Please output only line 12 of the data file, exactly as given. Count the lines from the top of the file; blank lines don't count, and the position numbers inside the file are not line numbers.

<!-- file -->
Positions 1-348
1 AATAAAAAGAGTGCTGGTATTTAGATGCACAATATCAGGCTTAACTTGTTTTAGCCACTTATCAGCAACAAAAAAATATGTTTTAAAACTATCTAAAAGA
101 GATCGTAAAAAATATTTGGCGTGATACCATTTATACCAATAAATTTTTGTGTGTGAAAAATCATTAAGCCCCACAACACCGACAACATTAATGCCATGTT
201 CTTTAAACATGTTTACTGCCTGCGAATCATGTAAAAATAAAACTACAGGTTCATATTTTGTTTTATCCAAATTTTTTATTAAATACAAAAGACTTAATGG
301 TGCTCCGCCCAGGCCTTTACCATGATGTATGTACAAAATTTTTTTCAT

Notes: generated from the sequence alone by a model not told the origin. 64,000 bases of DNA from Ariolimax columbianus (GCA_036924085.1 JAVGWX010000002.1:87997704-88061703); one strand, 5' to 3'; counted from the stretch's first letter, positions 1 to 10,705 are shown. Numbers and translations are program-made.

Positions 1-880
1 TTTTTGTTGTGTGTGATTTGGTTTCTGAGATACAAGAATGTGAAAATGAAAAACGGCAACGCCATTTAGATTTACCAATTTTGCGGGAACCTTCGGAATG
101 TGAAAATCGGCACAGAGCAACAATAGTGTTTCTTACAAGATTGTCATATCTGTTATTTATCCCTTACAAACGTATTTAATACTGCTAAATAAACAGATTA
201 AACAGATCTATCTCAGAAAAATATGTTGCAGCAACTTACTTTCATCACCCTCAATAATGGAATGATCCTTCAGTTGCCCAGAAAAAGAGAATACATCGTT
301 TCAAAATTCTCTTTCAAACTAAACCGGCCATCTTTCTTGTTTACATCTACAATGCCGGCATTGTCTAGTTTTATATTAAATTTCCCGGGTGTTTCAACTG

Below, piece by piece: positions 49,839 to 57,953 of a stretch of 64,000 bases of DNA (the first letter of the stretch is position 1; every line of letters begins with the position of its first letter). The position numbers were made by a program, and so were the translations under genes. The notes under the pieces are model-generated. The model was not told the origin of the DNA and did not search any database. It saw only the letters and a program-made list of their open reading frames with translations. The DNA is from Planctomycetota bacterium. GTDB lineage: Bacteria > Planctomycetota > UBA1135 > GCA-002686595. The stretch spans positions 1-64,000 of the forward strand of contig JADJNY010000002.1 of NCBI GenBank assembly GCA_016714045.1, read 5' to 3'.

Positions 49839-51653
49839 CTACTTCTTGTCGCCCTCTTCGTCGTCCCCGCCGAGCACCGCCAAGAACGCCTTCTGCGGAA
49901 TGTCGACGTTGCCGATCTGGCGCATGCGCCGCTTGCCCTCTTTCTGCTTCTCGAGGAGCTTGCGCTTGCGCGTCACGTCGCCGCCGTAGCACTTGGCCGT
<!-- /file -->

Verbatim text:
Below, piece by piece: positions 49,839 to 57,953 of a stretch of 64,000 bases of DNA (the first letter of the stretch is position 1; every line of letters begins with the position of its first letter). The position numbers were made by a program, and so were the translations under genes. The notes under the pieces are model-generated. The model was not told the origin of the DNA and did not search any database. It saw only the letters and a program-made list of their open reading frames with translations. The DNA is from Planctomycetota bacterium. GTDB lineage: Bacteria > Planctomycetota > UBA1135 > GCA-002686595. The stretch spans positions 1-64,000 of the forward strand of contig JADJNY010000002.1 of NCBI GenBank assembly GCA_016714045.1, read 5' to 3'.